“The candidate provided by Kerkhoff Experts performed real miracles in a difficult environment. We’re truly grateful”.



Stefan Uchtmann

Head of Research

Please get in touch so that we can discuss our next heroic deeds.

+49 211 621 80 61 - 125







Yurda Burghardt

Co-Founder, Managing Director

If you need a hero, just call me. I look forward to hearing from you!

+49 211 621 80 61 - 32





I will share my experience in the fields of recruiting, leadership, company culture and new work here. This is my personal insight into the aspects that I’d be keen to share and discuss with you further.

The CEO as a “feel-good manager”

Or: how I avoid undesirable fluctuations and retain good employees in the long term


If talent is the raw material of the future, then companies must use the largest part of their energy to attract, engage and retain talent. This applies especially when “talent” is the scarce resource of the future.

Engaged, creative employees are required everywhere - but aren’t easy to find. In the “War for Talents”, many companies have a strong focus on the outside. They want to be seen as an appealing employer brand and to come across as interesting for external parties.  While this is essential, it’s only one side of the coin. My observation is that the search for external talents has led to the company’s own existing employees being forgotten. Companies that for years have had a negligible fluctuation rate notice all of a sudden that they are increasingly having to accept unwanted employee losses.

During times in which there is a shortage of skilled workers, companies would therefore be well advised to pay greater attention to the inside once more.  The most recent trend is to follow the US example in providing a feel-good factor and making working environments as pleasant as possible. All this is contained within a new job description - the "Head of People and Culture". This is based on the praiseworthy approach involving taking greater care of employee wellbeing and offering them a great deal in the process. Often, the role is held by young, charismatic employees. In the human resources field, they are located high up or report directly to management or the Executive Board as a staff function. They organise team events and strengthen team spirit - all in the interests of the employee.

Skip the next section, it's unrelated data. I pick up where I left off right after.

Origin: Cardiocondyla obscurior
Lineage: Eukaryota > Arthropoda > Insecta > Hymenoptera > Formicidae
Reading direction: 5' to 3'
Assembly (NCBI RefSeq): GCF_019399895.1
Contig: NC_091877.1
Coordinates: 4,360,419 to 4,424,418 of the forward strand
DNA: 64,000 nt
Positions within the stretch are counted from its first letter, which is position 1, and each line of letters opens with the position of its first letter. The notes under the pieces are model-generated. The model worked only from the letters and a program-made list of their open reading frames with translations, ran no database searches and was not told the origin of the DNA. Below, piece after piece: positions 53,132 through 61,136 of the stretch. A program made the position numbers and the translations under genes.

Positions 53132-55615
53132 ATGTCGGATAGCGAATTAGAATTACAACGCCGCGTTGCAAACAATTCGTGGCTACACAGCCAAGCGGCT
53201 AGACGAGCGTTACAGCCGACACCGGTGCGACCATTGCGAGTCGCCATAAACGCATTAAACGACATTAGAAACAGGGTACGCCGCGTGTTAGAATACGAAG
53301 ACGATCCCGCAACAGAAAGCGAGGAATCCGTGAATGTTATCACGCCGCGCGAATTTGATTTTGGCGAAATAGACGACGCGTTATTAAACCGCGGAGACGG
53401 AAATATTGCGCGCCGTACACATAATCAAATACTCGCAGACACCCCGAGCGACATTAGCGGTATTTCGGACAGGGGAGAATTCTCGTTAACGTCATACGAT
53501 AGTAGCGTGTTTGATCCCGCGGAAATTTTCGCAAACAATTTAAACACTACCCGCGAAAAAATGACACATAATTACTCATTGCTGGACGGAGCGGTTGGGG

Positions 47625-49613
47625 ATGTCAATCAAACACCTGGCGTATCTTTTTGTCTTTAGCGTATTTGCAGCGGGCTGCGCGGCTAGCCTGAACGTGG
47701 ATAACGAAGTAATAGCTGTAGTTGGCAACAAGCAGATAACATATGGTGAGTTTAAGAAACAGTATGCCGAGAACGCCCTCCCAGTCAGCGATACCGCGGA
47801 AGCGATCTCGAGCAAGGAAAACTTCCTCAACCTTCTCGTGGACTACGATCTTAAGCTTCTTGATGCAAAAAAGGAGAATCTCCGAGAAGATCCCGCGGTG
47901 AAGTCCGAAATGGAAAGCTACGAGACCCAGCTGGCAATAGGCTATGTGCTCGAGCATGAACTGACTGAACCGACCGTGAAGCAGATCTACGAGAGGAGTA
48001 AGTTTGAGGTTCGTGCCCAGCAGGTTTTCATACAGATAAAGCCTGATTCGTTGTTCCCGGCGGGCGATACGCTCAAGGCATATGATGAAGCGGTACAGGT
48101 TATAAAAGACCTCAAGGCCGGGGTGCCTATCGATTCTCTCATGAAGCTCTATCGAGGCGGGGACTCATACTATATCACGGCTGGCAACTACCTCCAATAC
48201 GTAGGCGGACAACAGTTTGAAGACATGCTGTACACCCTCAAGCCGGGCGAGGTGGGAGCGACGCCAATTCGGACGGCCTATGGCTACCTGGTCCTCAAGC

The key task here is “active implementation of the company culture”. But what exactly does this terminology entail, and how is a company newbie supposed to know from their very first day what forms part of the company culture? The solution, in any case, is certainly not to look at the company’s guidelines and to encourage colleagues to put into practice what they have written down It takes time to understand the company culture, especially where a large, international organisation is concerned.  And what happens once the management or executive board has had all the cultural aspects written down but fails to act on them? Wouldn’t it be better to exemplify the culture from above? To provide some clarity, I’ll give you an anecdote from everyday life: The engineers of a large company are scarcely able to get to grips with their original core task, engineering performance, before all the meetings, reports and accounts: developing, testing and initiating new ideas, methods and products. Instead of simply cancelling 75 percent of the compulsory attendance meetings, there are workshops lasting several days on meeting culture in the five-star hotel. Agile procedures will be worked out, dos and don'ts will be determined and best of all, table displays will be covered with rules for the meeting rooms. The silent hope is to be quicker and to save around twelve times 15 minutes per meeting. This totals three worker hours. But what happens in real life? Management or the board are still arriving too late to repeat topics that they missed, they overturn resolutions, interrupt and do not listen to important aspects because their telephone call is now more important to them...

I bet you know where I’m going with this. What should the Head of People and Culture do in this situation? Company culture is so much more meaningful than an office football tournament and a happy hours bar.

This is why I’d urge you to make the top person in the organisation your Head of People and Culture.  Management, the executive board and the heads of division have to exemplify the culture, and utilise somebody who will oversee the implementation.  Only then does it makes sense to recruit a Head of People and Culture. Give your engineers and specialists, your experts and your talents the opportunity to do justice to the job advertisement you once drew up. Allow heterogeneous teams to uncover new approaches and solutions. Ensure a meaningful and appreciative company culture, room for making decisions and then for individual work concepts. Clearly visible measures are required in order to establish a culture of appreciation - for example, recognition rounds at the start of each meeting. Any progress in this direction on the part of the company will be rewarded with increased motivation and closer employee loyalty. Besides this, a global study by Office Vibe on the topic of employee engagement shows that companies with an established programme for employee appreciation have around a 30% lower fluctuation rate.